Let me belabour the point – You know how God makes the sun rise on the good and the evil? Well that’s too bad if you work a fourteen hour day in a windowless factory in a city where the sun barely pierces the smog anyway. And so while this apple computer I’m typing on is a hand-me-down, that doesn’t stop me benefiting from the low wages and long hours of the people who made it. And you know how God sends rain on the righteous and the unrighteous? Well that’s ok for me (I get hot and cold treated water any hour, any day, as much as I want) but too bad if you happen to live in a place where the water rights are all owned by the mining companies who mine the aluminium in my alfoil and the coal that powers my electricity and you have to make do with contaminated aquifers. God can give it to you but humans can take it away. And we do. So yes – God is wonderfully and gloriously generous – but is everything I have all for me? I don’t think it can possibly be.
        So were I to fully pursue a redistribution of wealth (in manner of the Jubilee or the Magnificat, and so enabling more people to access the generosity God provided for us all to share) I do think that would lead to the end of my life. Not necessarily physical death, true, but with a criminal record and probably no husband and very limited custody I’d have not much of a life pretty quickly. And I wonder if this is what Jesus was talking about – ‘those who lose their life for my sake will find it’ – but it certainly is what I’m not willing to do.
        I don’t know, and that’s why I said that maybe it’s partly down to how we have experienced suffering and/or responded to it.

      • I liked that Dan’s original post laid out the situation so fully, followed the economic reasoning to the end, and we’re left with just wanting to have a drink. That line of thinking seems to necessarily end up there, with no way out, and lots of guilt. I wish more people recognized that.
        Then maybe we’d recognize that that wasn’t the way Jesus saw things. He presented it quite a bit differently; lots more hope and lots less guilt (and where there was real guilt, there was an offer of a real way out).
        I’ve found the best way to subvert an oppressive economic system is simply to give gifts. And receive gifts. The more, the better. That’s how you can break economic “laws” and not (necessarily) end up in jail.

  8. I was reading reviews of James Douglass’ latest book “JFK and the Unspeakable,” and I remembered an incident back in the early eighties when my family used to go and stay with Jim and Shelly at their community at “Ground Zero.” We usually went to witness/protest the “White Trains” that hauled nuclear warheads to the sub base at Bangor (Jim and Shelly are interesting folks, check them out here: And I remembered that one time a guy sort of flipped out and tried to throw himself on the tracks right in front of the “death train.” He was sobbing and screaming and wanted to martyr himself. Without thinking, me and a couple of other guys grabbed him in the nick of time and held him down on the ground until the train went by. Now I’m wondering if I really should have stopped the guy (I also wonder what ever happened to him?). What do y’all think, was the Holy Spirit compelling this guy to martyrdom and the devil in me thwarted God’s plan? (If ‘plan’ even applies to God). Well, we never did stop a single train, bomb, sub, nothing, near as I can tell we didn’t make a damn bit of difference, but then who really knows? Then again, maybe if a few of us had started throwing ourselves in front of them trains….. Reflecting back perhaps we were a bit like the student Nazi resistance group, the “White Rose,” who were young, naive, idealistic and complete failures (well, along with Bishop von Galen they did manage to shut down Hitler’s euthanasia policy) but when it came to ending the war and holocaust they were completely ineffectual, though the Nazi’s cut off all their heads just the same.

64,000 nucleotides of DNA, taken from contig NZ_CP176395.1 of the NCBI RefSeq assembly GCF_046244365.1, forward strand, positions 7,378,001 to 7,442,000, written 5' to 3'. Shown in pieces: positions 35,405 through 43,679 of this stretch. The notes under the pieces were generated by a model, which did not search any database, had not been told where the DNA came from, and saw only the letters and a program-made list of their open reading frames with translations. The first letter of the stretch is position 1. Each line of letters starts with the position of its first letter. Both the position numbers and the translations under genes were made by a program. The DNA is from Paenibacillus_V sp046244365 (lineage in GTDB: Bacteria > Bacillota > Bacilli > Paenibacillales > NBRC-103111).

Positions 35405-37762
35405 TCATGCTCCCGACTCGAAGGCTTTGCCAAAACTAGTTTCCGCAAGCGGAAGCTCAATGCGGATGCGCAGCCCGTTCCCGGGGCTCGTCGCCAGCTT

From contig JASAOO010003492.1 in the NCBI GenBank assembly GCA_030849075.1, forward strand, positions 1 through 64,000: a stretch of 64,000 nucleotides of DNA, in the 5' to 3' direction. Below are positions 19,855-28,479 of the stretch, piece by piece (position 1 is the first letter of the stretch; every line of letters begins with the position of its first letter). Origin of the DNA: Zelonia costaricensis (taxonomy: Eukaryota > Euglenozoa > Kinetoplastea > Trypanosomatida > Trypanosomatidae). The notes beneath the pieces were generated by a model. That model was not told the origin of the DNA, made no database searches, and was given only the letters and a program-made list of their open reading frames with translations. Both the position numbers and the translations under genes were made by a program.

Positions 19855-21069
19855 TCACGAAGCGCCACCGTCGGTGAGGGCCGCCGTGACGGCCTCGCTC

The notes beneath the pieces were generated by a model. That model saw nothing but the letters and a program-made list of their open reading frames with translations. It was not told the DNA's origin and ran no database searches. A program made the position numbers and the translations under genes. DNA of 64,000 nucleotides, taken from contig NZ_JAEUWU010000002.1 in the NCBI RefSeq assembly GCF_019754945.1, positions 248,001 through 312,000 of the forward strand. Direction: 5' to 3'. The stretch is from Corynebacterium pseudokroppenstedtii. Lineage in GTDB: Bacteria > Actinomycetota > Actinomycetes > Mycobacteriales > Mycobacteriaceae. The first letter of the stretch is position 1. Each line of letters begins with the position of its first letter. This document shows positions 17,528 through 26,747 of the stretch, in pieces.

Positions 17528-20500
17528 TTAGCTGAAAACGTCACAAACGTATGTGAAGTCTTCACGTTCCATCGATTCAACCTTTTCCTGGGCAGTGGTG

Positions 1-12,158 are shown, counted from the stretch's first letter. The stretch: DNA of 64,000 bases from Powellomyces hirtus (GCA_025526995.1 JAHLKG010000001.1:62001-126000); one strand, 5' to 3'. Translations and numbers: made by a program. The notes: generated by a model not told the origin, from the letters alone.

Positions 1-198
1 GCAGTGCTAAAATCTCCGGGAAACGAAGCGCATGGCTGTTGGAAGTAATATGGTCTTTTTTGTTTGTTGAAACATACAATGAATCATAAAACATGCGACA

This kinda reminds me of that Schweitzer quote from way back DanO, ‘Jesus lays hold of the wheel of the world to set it moving on that last revolution which is to bring all ordinary history to a close. It refuses to turn, and He throws Himself upon it. Then it does turn; and crushes Him. Instead of bringing in the eschatological conditions, He has destroyed them. The wheel rolls onward, and the mangled body of the one immeasurably great Man, who was strong enough to think of Himself as the spiritual ruler of mankind and to bend history to His purpose, is hanging upon it still. That is His victory and His reign.‘
    Hmmm, I don’t reckon any of this is going to be too helpful to Christina (then again she hasn’t really asked for any ‘help,’ has she?). I feel a bit like someone sort of caught between two people breaking up, ‘really Jesus, it’s not you it’s me, I’m just not ready for that kind of commitment right now.‘ But then my own ‘relationship‘ with Jesus has got it’s own set of problems (the honeymoon is definitely over! and it’s for sure me, and not Him), and yet, divorce is just not an option for me, but neither is throwing myself under the ‘wheel of history‘ or in front of the trains heading for the apocalypse. I think it was McCabe who said: “If you don’t love your dead, and if you do they’ll kill you.” I usually read the “they” as the great enemies of God, or justice, or what not, but maybe the “they” can just as well be the very ones we love the most (like our children) that make us so vulnerable and cause us the most pain? So what really are our choices here? Obliged.